*Obviously this is not QUITE the case just yet but given the rate of expansion which popular music seems to have in the programs of Australian symphony orchestras and OA over the last ten years it’s absolutely undeniable that this will soon be the case.

      • I think they’re both fantastic! A shame that only one of them will ever get a run in Australia, for those of us who are lucky enough to be able to enjoy both!

        • Gordon, as a regular concertgoer of the Melbourne Symphony Orchestra, your comment on administration and programming is spot on and I agree with you 100%!

    • My (American) orchestra is doing I think 3 movies this season plus another show comprised of scenes from Pixar movies — accompanied by live symphony orchestra! — as well as the obligatory Harry Potter concert, and we have also added a Rock series (“The Music Of” Elton John, David Bowie, etc.). I feel like we’re becoming pretty evenly divided between classical and popular concerts — or, as someone in management might say, concerts that make money and concerts that lose money.

    • I can’t disagree with anything you wrote. The insidious takeover of the classical concerts and opera by more popular, mass-audience friendly shows is very disturbing. But…what are you, we, going to do about it? What can be done to bring classical audiences back? Mahler used to be a huge draw, but in the US he’s not at all anymore. I wish someone had an answer, and it may well be there is none. The culture wars are over – pop culture won. It makes me very sad.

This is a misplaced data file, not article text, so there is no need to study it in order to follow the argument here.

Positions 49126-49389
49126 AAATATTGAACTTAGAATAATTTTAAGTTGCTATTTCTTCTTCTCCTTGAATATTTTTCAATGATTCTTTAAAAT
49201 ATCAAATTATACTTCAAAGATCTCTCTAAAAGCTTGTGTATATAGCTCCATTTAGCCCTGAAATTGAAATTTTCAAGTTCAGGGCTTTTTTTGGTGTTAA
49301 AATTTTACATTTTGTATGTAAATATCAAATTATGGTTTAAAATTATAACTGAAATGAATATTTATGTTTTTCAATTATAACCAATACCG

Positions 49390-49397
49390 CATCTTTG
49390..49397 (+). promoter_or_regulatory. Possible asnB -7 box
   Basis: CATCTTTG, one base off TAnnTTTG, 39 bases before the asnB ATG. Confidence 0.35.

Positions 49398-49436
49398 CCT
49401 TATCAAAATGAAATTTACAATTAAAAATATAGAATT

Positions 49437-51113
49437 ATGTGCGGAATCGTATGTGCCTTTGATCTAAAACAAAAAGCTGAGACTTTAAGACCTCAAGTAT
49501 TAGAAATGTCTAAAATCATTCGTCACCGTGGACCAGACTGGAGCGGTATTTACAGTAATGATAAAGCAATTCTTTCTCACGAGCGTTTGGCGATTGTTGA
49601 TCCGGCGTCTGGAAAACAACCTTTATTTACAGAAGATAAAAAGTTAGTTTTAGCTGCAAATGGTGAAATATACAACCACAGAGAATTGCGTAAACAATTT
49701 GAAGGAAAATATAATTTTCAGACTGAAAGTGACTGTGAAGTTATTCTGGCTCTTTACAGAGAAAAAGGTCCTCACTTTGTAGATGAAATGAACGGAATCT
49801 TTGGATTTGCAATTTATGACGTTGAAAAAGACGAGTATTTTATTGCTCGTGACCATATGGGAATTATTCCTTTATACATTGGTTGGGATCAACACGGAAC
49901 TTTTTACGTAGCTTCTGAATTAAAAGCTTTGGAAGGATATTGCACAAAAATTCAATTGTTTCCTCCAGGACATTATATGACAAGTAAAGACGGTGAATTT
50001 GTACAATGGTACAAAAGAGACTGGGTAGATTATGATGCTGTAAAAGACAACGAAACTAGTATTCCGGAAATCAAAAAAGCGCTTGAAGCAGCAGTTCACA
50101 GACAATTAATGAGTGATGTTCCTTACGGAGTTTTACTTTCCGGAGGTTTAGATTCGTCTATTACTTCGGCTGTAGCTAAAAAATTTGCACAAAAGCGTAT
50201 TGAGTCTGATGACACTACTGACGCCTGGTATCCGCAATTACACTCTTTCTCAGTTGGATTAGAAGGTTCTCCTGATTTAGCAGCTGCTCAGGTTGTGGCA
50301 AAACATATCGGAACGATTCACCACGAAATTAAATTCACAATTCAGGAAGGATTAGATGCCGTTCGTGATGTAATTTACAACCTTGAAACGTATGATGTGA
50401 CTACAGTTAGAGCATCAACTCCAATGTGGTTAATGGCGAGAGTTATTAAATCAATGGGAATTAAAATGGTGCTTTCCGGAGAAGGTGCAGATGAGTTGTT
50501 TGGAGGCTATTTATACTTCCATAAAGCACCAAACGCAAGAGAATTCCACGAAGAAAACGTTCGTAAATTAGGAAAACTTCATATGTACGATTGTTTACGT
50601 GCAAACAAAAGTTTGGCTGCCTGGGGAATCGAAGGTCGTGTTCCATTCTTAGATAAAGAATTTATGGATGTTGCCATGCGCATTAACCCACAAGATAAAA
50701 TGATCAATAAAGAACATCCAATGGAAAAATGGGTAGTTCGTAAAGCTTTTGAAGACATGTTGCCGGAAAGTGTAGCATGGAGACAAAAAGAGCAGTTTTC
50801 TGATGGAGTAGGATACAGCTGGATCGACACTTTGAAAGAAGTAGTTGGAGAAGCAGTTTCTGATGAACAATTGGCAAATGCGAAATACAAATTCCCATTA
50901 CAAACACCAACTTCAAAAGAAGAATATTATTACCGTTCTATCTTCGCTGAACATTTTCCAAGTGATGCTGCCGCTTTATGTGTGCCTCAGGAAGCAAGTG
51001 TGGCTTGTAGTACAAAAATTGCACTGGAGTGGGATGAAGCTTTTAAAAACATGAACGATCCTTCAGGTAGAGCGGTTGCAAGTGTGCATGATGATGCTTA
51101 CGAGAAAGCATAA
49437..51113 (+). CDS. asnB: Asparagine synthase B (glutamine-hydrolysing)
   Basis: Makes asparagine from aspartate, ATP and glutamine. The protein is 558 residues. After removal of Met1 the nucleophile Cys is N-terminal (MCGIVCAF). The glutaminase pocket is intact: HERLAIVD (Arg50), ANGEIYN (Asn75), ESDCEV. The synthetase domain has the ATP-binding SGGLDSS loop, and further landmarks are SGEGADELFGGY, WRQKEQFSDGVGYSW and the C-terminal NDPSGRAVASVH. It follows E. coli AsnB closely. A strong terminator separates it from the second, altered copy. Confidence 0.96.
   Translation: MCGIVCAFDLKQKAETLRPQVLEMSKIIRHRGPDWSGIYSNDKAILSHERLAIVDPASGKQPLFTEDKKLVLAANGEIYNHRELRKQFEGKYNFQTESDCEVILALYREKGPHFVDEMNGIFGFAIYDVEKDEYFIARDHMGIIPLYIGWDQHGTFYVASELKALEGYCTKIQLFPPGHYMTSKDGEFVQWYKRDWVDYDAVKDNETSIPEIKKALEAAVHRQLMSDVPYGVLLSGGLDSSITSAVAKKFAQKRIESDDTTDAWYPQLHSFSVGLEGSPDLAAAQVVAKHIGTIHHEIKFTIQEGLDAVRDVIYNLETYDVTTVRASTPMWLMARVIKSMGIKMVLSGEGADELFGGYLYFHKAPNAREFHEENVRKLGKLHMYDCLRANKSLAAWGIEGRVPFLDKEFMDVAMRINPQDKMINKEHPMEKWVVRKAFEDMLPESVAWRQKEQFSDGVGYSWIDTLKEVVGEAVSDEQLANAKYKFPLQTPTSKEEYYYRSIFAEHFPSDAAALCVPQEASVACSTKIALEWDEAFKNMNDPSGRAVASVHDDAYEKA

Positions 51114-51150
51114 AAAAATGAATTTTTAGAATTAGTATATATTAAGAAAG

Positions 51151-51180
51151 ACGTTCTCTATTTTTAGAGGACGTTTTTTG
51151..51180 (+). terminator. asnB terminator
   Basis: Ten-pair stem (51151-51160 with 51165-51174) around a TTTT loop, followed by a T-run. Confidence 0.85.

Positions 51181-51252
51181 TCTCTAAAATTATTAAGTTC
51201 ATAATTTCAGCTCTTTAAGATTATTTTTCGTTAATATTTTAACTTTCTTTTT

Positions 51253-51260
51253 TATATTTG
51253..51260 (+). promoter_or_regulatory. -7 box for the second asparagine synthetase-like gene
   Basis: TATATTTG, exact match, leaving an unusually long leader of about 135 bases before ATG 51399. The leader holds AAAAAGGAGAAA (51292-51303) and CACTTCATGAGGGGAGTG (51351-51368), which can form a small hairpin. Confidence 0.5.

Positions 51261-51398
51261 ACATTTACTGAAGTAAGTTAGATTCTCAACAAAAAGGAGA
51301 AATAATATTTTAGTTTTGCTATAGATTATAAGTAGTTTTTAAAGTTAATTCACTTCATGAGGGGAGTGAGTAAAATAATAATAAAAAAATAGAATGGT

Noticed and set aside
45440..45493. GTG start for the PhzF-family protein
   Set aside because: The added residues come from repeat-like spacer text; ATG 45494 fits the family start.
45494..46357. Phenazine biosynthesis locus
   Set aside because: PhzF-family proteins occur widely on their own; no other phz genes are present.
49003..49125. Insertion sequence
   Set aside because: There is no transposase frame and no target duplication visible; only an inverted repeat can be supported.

• I’m curious. If opera companies spend a quarter of their time producing musicals, why should companies producing musicals spend an equal amount of time on opera, the more so when the operas suggested are far from popular repertoire? Opera companies are heavily subsidised in one way or another. The vast majority of musicals producers operate in the private sector and have very different funding models.

      The fact is that musicals historically have required vast capitalisation before the curtain first goes up. To recoup those funds and start to make any degree of profit, a musical has to run for 8 performances a week for many months if not years. (Try getting any opera singer to fill thet schedule without amplification!) Does Gordon Freeman seriously consider that 200 or so performances over six months of Bluebeard’s Castle will sell so many seats it starts to make a profit? I certainly don’t.

      So what if some of the repertoire is lost almost forever? The same is true for both genres. I can recall when Scottish Opera commissioned four operas to be performed in consecutive years in the mid-1970s. One, Thea Musgrave’s Mary Queen of Scots, is a splendid work which has seen performances quite a number of times since by several opera companies. The other three are virtually dead. Why? I would submit because they are not sufficiently interesting musically and dramatically to warrant the very large expenditure required nowadays to mount what would be just a handful of performances.